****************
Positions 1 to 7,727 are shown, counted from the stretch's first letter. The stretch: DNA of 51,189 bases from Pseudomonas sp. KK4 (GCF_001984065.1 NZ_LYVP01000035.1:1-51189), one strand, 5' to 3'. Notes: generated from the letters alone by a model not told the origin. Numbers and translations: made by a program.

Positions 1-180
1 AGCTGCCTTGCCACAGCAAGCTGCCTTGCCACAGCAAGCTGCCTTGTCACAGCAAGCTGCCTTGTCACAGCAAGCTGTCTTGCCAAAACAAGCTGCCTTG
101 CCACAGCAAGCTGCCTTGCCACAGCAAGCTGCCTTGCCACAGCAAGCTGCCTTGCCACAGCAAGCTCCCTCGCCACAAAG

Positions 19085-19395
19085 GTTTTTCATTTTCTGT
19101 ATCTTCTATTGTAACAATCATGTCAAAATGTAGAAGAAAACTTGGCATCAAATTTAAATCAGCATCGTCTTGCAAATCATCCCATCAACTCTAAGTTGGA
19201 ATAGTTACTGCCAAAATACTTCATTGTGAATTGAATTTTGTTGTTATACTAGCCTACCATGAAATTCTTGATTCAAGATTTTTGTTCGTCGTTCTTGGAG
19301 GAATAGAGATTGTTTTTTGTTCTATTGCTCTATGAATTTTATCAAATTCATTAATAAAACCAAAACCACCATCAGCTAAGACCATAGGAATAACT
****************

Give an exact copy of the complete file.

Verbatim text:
Positions 1 to 7,727 are shown, counted from the stretch's first letter. The stretch: DNA of 51,189 bases from Pseudomonas sp. KK4 (GCF_001984065.1 NZ_LYVP01000035.1:1-51189), one strand, 5' to 3'. Notes: generated from the letters alone by a model not told the origin. Numbers and translations: made by a program.

Positions 1-180
1 AGCTGCCTTGCCACAGCAAGCTGCCTTGCCACAGCAAGCTGCCTTGTCACAGCAAGCTGCCTTGTCACAGCAAGCTGTCTTGCCAAAACAAGCTGCCTTG
101 CCACAGCAAGCTGCCTTGCCACAGCAAGCTGCCTTGCCACAGCAAGCTGCCTTGCCACAGCAAGCTCCCTCGCCACAAAG

Positions 19085-19395
19085 GTTTTTCATTTTCTGT
19101 ATCTTCTATTGTAACAATCATGTCAAAATGTAGAAGAAAACTTGGCATCAAATTTAAATCAGCATCGTCTTGCAAATCATCCCATCAACTCTAAGTTGGA
19201 ATAGTTACTGCCAAAATACTTCATTGTGAATTGAATTTTGTTGTTATACTAGCCTACCATGAAATTCTTGATTCAAGATTTTTGTTCGTCGTTCTTGGAG
19301 GAATAGAGATTGTTTTTTGTTCTATTGCTCTATGAATTTTATCAAATTCATTAATAAAACCAAAACCACCATCAGCTAAGACCATAGGAATAACT